It's not easy to know what to do when the tantrum hits. Each time can feel different depending on your capacity to cope with the situation at that point in time. To help our children change their behaviour, we must change our own behaviour! There are many strategies we can and should use to prevent behaviours from occurring in the first place. But, there are still times when we might not get it right or something unexpected happens and the tantrums are on ON!
Use the tips below to get success with reducing tantrums. The first step starts with YOU.
Tip #1 - S.T.O.P
The first step in the process of responding to tantrums and inappropriate behaviours is to S.T.O.P (Phang, Keng, & Chiang, 2014). Once you practice this a few times it can be a quick process that only takes a few seconds to go through. Then you are ready to respond to your child.
S- Stop what you are doing and check in with yourself. Notice how you are feeling in that moment.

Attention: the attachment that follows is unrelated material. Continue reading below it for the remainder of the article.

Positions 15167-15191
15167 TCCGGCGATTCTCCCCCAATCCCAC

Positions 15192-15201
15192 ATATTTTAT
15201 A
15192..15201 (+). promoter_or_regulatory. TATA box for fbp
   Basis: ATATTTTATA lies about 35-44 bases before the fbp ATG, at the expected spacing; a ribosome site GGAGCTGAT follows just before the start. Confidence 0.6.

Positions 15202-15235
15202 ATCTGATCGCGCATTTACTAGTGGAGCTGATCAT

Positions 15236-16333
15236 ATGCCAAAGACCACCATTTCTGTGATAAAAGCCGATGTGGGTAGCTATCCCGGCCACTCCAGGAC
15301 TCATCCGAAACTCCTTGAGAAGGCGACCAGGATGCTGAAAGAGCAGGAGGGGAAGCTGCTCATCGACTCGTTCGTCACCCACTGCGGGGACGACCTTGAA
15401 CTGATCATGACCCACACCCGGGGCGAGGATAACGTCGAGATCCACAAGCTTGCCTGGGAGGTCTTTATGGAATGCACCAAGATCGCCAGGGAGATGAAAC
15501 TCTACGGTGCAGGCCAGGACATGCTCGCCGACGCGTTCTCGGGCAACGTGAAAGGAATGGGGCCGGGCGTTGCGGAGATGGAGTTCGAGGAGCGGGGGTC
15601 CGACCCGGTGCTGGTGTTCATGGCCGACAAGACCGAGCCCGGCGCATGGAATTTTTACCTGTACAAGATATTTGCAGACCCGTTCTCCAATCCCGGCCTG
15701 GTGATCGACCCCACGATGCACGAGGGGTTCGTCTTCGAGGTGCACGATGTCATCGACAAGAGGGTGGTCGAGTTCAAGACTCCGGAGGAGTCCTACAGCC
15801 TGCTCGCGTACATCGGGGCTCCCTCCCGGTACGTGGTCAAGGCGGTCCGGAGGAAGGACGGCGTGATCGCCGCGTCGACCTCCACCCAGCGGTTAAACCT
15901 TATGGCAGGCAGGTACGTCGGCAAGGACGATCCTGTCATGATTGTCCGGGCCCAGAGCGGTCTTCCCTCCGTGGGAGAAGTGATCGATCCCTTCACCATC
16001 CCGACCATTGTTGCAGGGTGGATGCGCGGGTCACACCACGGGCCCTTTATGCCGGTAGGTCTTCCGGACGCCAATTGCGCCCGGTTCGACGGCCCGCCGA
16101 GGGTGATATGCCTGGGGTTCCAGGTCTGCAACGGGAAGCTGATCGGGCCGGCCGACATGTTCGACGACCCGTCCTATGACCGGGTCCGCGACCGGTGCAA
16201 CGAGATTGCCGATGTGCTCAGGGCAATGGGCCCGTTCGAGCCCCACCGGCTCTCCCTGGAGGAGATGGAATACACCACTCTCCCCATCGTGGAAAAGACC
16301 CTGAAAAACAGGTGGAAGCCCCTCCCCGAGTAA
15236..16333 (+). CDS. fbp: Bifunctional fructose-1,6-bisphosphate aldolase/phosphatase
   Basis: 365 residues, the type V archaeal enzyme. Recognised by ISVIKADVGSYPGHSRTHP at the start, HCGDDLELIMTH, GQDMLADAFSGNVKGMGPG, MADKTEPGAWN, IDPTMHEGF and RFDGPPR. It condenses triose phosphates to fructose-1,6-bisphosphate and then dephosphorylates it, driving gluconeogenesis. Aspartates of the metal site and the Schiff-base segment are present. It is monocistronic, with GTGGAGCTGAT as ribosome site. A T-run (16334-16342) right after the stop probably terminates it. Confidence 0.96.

T- Take a breath. This helps to reduce the physiological reaction your body is having when in a high stress situation.
O- Observe and acknowledge your thoughts and feelings that are occurring in the present moment. Do not judge yourself, anything is okay. Just observe. Use your senses to observe the environment- what do you see, hear, smell, feel.
P- Proceed with full awareness and using a strategy based on the level of capacity you have at that moment in time.
(Phang, Keng, & Chiang, 2014)
Tip #2 - Give In - the "emergency response"
Yes, that's what I said. It's okay to give in and you don't have to feel guilty for it!